Last modified: 2020-07-04 by rick wyatt
Keywords: williamsburgh | brooklyn | new york |
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located by Richard Knipel, 30 July 2004
Williamsburgh was an ephemeral city in Kings County, New York, today the area is a part of Brooklyn. It only existed as a city for 3 years, from 1851 until 1854, when it was annexed to the City of Brooklyn, which was itself subsumed within the City of Greater New York in 1898.
"In 1827 the village of Williamsburgh was incorporated within the town of Bushwick; in 1840 it became a separate town, and in 1851 a city. In 1854 Williamsburgh and Bushwick were annexed to Brooklyn as the Eastern District of that city, usually abbreviated "E.D." (the original city was then briefly called the Western District."
This is its seal, derived from an image in a commemorative book, "The FIRST HUNDRED YEARS 1851-1951 -The Williamsburgh Savings Bank" written by Edgerton G. North, Copyright 1951 by The Wiliamsburgh Savings Bank. The seal contains a number of elements, most prominently a woman seated holding a sword and the scales of Justice, beside her a shield, a cornucopia, a beehive, and an anchor. In the distance, a sailing ship is plying the East River beside this coastal city. The motto is "Nos Progredimur". My Latin is rather rusty, I imagine this means something like, "Let Us Progress Together". I have no direct confirmation that this seal was used on a flag, but this seems to have been the common practice of the cities in this area at that time.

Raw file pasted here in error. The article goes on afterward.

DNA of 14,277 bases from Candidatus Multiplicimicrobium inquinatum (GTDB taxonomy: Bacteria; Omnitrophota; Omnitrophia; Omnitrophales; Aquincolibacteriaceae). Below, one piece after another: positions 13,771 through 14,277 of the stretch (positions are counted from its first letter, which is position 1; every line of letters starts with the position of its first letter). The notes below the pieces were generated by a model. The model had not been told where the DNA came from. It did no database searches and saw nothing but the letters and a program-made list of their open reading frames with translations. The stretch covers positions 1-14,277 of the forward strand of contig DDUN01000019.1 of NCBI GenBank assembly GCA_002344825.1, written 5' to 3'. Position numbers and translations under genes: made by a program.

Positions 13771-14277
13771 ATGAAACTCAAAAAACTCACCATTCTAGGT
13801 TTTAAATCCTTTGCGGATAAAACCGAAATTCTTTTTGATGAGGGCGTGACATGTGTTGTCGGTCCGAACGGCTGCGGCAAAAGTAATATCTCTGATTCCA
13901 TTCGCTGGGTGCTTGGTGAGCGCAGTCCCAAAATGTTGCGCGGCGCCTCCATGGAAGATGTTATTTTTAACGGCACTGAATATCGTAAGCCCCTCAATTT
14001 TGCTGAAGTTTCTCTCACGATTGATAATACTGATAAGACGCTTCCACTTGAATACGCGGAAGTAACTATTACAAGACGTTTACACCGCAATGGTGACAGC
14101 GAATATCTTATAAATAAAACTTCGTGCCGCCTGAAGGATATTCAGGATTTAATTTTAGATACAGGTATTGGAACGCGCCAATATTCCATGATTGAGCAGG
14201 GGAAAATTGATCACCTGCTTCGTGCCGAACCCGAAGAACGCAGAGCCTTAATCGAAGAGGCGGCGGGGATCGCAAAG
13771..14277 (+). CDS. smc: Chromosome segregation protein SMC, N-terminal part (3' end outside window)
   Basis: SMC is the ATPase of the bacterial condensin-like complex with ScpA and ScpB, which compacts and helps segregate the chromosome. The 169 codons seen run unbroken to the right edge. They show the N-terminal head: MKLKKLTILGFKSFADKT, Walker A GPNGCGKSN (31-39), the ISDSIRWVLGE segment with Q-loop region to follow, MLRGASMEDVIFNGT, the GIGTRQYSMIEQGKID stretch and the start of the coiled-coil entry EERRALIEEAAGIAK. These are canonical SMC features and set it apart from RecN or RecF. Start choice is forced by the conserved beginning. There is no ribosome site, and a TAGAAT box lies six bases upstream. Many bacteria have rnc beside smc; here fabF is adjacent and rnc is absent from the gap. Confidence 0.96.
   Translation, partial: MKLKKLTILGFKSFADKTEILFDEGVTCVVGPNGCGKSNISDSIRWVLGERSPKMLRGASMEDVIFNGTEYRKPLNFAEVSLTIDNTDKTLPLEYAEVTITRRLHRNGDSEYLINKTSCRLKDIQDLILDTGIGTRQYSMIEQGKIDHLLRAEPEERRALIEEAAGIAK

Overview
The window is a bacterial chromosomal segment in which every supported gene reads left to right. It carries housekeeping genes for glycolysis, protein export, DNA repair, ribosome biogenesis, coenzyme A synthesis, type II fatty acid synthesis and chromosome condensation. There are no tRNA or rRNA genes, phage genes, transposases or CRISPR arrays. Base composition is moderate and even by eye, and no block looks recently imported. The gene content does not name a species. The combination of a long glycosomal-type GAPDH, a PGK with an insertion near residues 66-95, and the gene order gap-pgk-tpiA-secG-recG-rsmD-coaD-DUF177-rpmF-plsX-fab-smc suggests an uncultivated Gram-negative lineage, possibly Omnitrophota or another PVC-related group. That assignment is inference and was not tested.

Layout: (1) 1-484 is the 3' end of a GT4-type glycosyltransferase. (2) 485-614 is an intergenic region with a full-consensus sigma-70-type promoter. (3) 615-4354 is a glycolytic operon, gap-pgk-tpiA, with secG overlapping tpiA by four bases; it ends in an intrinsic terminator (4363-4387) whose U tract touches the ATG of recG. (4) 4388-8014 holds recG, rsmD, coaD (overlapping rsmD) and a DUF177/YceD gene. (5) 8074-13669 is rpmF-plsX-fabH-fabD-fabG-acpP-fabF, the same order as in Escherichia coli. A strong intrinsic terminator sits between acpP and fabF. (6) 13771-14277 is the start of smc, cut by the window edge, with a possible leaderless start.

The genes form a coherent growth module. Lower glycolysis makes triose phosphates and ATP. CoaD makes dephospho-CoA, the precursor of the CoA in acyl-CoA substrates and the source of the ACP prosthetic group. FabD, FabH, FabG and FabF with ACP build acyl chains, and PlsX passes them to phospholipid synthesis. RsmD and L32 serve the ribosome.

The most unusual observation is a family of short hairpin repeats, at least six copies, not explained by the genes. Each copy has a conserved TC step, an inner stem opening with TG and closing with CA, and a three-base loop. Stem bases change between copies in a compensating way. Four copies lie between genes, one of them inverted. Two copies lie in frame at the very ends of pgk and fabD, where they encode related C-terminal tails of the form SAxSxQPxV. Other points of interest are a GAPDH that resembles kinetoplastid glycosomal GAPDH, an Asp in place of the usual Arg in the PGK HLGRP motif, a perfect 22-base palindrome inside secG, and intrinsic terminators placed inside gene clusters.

Incidentally, this area still exists as a Brooklyn neighborhood, now spelled without the 'h' as Williamsburg, among other things known for its large artists' colony of those priced out of Manhattan. The old spelling 'Williamsburgh' did long outlive the city and is still associated with some landmarks and institutions, most notably the Williamsburgh Savings Bank, now known as 'Dime Savings Bank of Williamsburgh' with its architecturally magnificent central branch, and the Williamsburgh Savings Bank Building, Brooklyn's only skyscraper, now belonging to HSBC. And with the new spelling is the grand if poetically neglected Williamsburg Bridge to Manhattan.
Richard Knipel, 30 July 2004